Literature and Secret Pride

This week we begin with a bit of classic poetry: The Art of Manliness presents Henry Wadsworth Longfellow in the post Manvotional: The Ladder of St. Augustine. “Standing on what too long we bore / With shoulders bent and downcast eyes, / We may discern — unseen before — /
A path to higher destinies…” We have all heard the enduring truth that Sainthood is attained by degrees; this poem will inspire you to embark on that all-important journey of many steps.

The great cornerstone of modern Catholic literature, G.K. Chesterton, can be a daunting figure for those new to his proliferous writings. But fear not! Tod Worner posts 5 Tips on how to read G.K. Chesterton on Aleteia to ease you comfortably into the wit, wisdom, and common sense that have made Chesterton well-known and well-loved by Catholics everywhere.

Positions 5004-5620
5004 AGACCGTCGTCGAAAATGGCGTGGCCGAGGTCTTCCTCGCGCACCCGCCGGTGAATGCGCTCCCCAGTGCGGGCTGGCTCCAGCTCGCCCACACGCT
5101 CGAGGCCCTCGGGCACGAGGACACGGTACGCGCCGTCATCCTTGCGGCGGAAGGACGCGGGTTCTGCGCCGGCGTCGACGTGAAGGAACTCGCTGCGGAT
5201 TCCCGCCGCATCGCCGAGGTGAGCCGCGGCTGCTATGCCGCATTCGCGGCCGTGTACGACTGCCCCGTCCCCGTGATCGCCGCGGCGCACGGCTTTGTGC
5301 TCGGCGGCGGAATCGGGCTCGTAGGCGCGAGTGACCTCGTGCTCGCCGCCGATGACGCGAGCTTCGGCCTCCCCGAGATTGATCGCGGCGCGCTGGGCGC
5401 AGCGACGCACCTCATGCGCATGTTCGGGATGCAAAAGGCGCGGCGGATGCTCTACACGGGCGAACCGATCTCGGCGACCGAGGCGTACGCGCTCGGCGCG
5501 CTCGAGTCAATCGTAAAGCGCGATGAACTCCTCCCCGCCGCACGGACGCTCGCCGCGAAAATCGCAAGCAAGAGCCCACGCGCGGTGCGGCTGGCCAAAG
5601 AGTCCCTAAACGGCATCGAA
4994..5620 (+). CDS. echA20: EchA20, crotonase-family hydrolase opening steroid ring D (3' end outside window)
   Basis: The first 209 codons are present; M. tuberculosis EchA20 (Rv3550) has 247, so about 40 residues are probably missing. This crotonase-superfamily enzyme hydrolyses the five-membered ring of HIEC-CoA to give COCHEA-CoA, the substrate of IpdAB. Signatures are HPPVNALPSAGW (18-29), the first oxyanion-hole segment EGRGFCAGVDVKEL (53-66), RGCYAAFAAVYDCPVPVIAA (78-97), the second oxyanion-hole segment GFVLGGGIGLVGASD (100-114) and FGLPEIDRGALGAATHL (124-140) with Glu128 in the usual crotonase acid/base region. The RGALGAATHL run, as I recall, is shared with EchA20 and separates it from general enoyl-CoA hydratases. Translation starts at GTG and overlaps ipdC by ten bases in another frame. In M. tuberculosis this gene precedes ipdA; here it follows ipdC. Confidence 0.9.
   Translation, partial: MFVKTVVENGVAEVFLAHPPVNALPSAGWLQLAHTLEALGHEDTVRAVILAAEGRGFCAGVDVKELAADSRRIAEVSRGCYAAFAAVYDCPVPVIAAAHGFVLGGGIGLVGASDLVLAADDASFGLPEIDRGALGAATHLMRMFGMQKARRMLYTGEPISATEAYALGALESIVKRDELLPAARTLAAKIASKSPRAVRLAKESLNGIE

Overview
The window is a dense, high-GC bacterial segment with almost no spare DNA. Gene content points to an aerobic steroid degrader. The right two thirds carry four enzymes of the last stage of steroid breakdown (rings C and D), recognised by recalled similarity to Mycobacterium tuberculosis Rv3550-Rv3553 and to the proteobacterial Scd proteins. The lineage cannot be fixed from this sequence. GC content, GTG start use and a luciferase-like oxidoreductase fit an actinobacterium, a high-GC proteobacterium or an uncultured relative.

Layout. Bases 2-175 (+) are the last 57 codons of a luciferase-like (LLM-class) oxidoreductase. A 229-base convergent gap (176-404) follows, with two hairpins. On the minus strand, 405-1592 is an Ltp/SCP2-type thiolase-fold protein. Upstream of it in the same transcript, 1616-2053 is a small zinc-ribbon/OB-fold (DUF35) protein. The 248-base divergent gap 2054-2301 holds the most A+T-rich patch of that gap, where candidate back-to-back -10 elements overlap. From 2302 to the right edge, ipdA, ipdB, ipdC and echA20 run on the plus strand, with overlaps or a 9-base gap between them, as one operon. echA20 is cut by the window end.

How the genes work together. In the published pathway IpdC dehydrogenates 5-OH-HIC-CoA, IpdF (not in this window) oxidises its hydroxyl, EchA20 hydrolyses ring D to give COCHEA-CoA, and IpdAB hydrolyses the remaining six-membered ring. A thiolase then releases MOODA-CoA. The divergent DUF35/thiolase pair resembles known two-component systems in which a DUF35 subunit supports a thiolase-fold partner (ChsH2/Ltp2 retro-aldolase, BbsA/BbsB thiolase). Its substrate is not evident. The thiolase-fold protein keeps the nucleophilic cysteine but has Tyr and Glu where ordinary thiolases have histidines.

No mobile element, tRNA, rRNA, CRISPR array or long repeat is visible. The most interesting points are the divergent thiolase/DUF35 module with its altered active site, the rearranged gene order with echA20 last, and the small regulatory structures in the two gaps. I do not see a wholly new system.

Those who struggle with scruples are well aware of the evils of this vice and its root in secret pride - perhaps hidden even from its sufferer. Scruples - Light and Peace, Quadrupani, 1795 on Finer Femininity shares wisdom, insight, and sound advice for overcoming scrupulosity. “Scruples warp the judgment, disturb the peace of the soul, beget mistrust of the Sacraments and estrangement from them, and impair the health of body and mind… Shun then this insidious poison, so deadly in its effects on true piety, and say with Saint Joseph of Cupertino: Away with sadness and scruples; I will not have them in my house.”

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